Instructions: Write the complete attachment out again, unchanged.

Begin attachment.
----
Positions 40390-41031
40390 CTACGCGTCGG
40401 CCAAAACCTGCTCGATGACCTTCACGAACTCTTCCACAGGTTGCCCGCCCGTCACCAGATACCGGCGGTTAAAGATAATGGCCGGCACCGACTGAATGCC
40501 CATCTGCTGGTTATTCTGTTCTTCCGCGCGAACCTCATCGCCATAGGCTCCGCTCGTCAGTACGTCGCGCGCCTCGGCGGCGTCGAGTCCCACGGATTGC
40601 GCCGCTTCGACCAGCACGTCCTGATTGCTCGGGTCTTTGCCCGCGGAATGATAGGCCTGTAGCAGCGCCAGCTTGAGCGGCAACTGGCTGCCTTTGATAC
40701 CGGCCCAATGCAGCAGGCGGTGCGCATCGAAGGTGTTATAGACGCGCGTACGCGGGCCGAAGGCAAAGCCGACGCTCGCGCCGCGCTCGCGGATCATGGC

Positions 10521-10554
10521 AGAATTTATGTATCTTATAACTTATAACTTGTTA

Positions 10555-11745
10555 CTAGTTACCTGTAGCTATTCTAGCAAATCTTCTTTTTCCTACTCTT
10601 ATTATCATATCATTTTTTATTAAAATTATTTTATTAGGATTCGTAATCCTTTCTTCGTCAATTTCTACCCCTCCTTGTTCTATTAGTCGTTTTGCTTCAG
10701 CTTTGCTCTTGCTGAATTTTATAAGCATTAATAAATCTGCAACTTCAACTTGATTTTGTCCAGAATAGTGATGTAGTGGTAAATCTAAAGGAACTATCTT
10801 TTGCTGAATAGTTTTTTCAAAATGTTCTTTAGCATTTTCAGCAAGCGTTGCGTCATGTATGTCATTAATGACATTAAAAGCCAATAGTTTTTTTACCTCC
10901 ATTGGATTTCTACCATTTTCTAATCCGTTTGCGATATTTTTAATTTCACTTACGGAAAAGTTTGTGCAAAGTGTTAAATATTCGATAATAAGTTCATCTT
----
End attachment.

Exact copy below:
Positions 40390-41031
40390 CTACGCGTCGG
40401 CCAAAACCTGCTCGATGACCTTCACGAACTCTTCCACAGGTTGCCCGCCCGTCACCAGATACCGGCGGTTAAAGATAATGGCCGGCACCGACTGAATGCC
40501 CATCTGCTGGTTATTCTGTTCTTCCGCGCGAACCTCATCGCCATAGGCTCCGCTCGTCAGTACGTCGCGCGCCTCGGCGGCGTCGAGTCCCACGGATTGC
40601 GCCGCTTCGACCAGCACGTCCTGATTGCTCGGGTCTTTGCCCGCGGAATGATAGGCCTGTAGCAGCGCCAGCTTGAGCGGCAACTGGCTGCCTTTGATAC
40701 CGGCCCAATGCAGCAGGCGGTGCGCATCGAAGGTGTTATAGACGCGCGTACGCGGGCCGAAGGCAAAGCCGACGCTCGCGCCGCGCTCGCGGATCATGGC

Positions 10521-10554
10521 AGAATTTATGTATCTTATAACTTATAACTTGTTA

Positions 10555-11745
10555 CTAGTTACCTGTAGCTATTCTAGCAAATCTTCTTTTTCCTACTCTT
10601 ATTATCATATCATTTTTTATTAAAATTATTTTATTAGGATTCGTAATCCTTTCTTCGTCAATTTCTACCCCTCCTTGTTCTATTAGTCGTTTTGCTTCAG
10701 CTTTGCTCTTGCTGAATTTTATAAGCATTAATAAATCTGCAACTTCAACTTGATTTTGTCCAGAATAGTGATGTAGTGGTAAATCTAAAGGAACTATCTT
10801 TTGCTGAATAGTTTTTTCAAAATGTTCTTTAGCATTTTCAGCAAGCGTTGCGTCATGTATGTCATTAATGACATTAAAAGCCAATAGTTTTTTTACCTCC
10901 ATTGGATTTCTACCATTTTCTAATCCGTTTGCGATATTTTTAATTTCACTTACGGAAAAGTTTGTGCAAAGTGTTAAATATTCGATAATAAGTTCATCTT